On Distant Shores – Episode 50

Gathering his hat and coat, Ian headed out to the humid summer night with Peter Smythe at his side. They chatted inconsequentially about hospital matters as they walked towards the Union Oyster House, and it wasn’t until they had a dozen oysters each in front of them that Ian realised the real reason Smythe had invited him out.

“It’s a good business you’re finished with that ether nonsense,” he said, and Ian stilled.

“I wouldn’t say finished,” he answered, even though he knew he’d said as much to Caroline. “One failed experiment hardly ends the matter. Scientific progress would not exist under such strictures.”

Smythe prodded one of his oysters rather doubtfully.

“I suppose, but it’s a dodgy business, Crombie, don’t you think? That Wells fellow . . . he’s a loose cannon if I ever saw one. I won’t say a word against ether, because what do I know of the stuff? But I’d stay away from Wells, if I were you.”

“Why?” Ian asked sharply. “What has he done?”

Smythe shrugged uncomfortably.

“I’ve seen him outside of the hospital, wandering about and looking half out of his mind. Muttering things, too, not nice at all. Quite a nasty character, if you ask me.”

“Quite,” Ian murmured, his mind spinning. He hadn’t even known Horace Wells was still in Boston. The failed experiment had obviously affected him badly, but had it sent him over the edge into addiction and madness?

“Now, what do you think of Anderson’s latest record?” Smythe asked cheerfully, clearly feeling that his duty to warn Ian had been dispatched. “Removed a tumour in forty-two seconds.”

“And the patient bled to death,” Ian said shortly. “Hardly a success.”

“There’s nothing we can do about that,” Smythe answered with a shrug.

Ian did not bother to reply.

If the operation had been conducted under ether, the surgeon could have taken his time, staunched the blood. If only other medical men could see the use of it, and be convinced to try again.

Ian was still thinking about his ether research when he took his leave of Smythe and headed back home. Guilt settled upon him as he realised Caroline would be waiting, perhaps worried, since he’d sent no message. She wouldn’t rebuke him, though, and that only added to his guilt. He did not know how to solve the matter and make up with his wife – save doing that which he knew he could not, accepting Rydell’s money.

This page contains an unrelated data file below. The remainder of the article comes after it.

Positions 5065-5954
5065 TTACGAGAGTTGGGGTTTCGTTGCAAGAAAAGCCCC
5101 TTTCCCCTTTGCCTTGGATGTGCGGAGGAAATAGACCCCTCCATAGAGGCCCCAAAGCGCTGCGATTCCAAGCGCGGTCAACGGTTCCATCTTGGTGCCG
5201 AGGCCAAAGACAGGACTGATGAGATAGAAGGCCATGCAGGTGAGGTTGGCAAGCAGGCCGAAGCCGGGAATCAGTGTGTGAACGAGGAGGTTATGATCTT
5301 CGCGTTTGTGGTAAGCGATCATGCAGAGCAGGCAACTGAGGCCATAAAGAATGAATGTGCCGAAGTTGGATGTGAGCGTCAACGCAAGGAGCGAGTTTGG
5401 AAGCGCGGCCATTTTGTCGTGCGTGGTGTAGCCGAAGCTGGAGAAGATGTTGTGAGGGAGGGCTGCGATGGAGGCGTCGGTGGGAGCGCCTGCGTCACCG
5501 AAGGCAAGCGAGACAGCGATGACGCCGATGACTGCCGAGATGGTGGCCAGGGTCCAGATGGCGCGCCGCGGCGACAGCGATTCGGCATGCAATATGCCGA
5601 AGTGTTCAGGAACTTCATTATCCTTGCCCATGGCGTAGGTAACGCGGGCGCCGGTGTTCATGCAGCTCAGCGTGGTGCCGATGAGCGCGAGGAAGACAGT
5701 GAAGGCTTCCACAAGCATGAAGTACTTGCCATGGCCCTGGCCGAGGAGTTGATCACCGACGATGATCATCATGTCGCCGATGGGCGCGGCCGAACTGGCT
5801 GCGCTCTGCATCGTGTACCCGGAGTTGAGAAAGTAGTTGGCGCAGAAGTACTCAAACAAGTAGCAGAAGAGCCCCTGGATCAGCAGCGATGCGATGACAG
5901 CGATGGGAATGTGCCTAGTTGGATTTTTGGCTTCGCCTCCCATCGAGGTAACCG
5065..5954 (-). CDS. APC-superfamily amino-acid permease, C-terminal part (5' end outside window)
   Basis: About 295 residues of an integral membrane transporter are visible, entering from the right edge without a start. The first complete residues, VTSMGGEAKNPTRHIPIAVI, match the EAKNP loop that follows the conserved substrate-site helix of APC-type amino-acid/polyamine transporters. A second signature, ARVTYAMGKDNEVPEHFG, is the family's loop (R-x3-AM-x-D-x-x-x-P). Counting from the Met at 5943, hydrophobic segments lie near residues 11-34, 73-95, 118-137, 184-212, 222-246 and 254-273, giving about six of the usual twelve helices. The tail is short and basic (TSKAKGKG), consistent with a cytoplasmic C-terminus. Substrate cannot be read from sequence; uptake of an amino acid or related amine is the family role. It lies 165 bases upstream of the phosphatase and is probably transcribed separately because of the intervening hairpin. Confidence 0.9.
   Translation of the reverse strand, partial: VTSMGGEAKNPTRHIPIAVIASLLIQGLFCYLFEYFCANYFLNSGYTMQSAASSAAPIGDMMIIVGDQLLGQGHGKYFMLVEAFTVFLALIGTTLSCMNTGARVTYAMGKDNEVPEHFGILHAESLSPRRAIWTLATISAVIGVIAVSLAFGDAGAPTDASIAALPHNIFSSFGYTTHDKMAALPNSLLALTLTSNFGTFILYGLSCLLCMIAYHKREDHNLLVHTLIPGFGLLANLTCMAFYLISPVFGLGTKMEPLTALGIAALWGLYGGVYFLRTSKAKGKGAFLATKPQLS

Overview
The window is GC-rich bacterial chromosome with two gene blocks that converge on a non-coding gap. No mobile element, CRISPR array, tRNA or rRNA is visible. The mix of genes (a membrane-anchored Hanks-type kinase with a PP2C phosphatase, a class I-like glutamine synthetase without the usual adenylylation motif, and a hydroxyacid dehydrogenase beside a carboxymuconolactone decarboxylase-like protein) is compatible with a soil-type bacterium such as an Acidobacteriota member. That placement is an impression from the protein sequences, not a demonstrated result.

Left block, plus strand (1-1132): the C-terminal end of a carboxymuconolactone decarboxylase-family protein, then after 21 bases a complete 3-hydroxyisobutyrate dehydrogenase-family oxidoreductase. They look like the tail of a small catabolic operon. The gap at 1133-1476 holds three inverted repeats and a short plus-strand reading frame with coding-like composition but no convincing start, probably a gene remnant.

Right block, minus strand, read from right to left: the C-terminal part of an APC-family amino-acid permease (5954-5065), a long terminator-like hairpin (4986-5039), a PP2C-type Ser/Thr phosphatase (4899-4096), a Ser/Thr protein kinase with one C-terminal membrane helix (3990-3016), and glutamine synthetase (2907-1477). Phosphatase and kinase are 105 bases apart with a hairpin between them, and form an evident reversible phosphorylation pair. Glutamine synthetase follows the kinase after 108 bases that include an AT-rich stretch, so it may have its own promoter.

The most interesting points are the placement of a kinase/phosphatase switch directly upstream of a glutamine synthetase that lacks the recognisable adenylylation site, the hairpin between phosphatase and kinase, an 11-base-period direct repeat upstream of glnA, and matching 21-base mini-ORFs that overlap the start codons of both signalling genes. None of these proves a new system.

“There you are, Crombie.”

A few steps from his front door Ian faltered, blinking in the gloom.

“Wells?” he asked uncertainly, for the man barely resembled the esteemed dentist he’d been a few weeks ago. His hair was unkempt, his face smudged with dirt, his eyes wild. “You don’t look well, man.”

“Don’t I?” Wells let out a wild laugh. “And I wonder who is to blame for my fall in fortunes, Crombie!” He came towards him, his hands balled into fists at his side.

Ian stepped back, conscious now of a very real danger.

“Speak sense, Horace,” he said urgently. “There need be no blame –”

“But I blame you,” Wells answered as he took another menacing step towards Ian. “For suggesting I wasn’t fit to perform the surgery! Doubting me every step of the way. Is it any wonder I failed?”

“What’s done is done,” Ian said evenly.

He gauged the distance between him and Wells, wondering if he could subdue the man and get to his door. He was not a fighting man, and the thought of two doctors brawling in the street made him wince. If anyone saw, it could be the ruination of his career.

“Come inside, Wells,” he said after a moment. “My house is right here. Come inside and we’ll talk.” Although he did not relish the idea of bringing Wells, unstable as he was, into his house, he saw no other way to subdue the man.

“I know where your house is, Crombie,” Wells answered. “I’ve been waiting here half the night for you.”

All Ian saw was the glint of moonlight on metal as Wells came towards him, one arm raised in a menacing arc.

“Horace –” he began, and then felt a searing pain in his chest. With one hand still stretched out to appeal to his one-time friend, he fell to the ground, and all was darkness.

Alan Spink

Alan is a member of the “Friend” Fiction Team. He enjoys working closely with writers and being part of the creative process, which sees storytelling ideas come to fruition. A keen reader, he also writes fiction and enjoys watching football and movies in his spare time. His one tip to new writers is “write from your imagination”.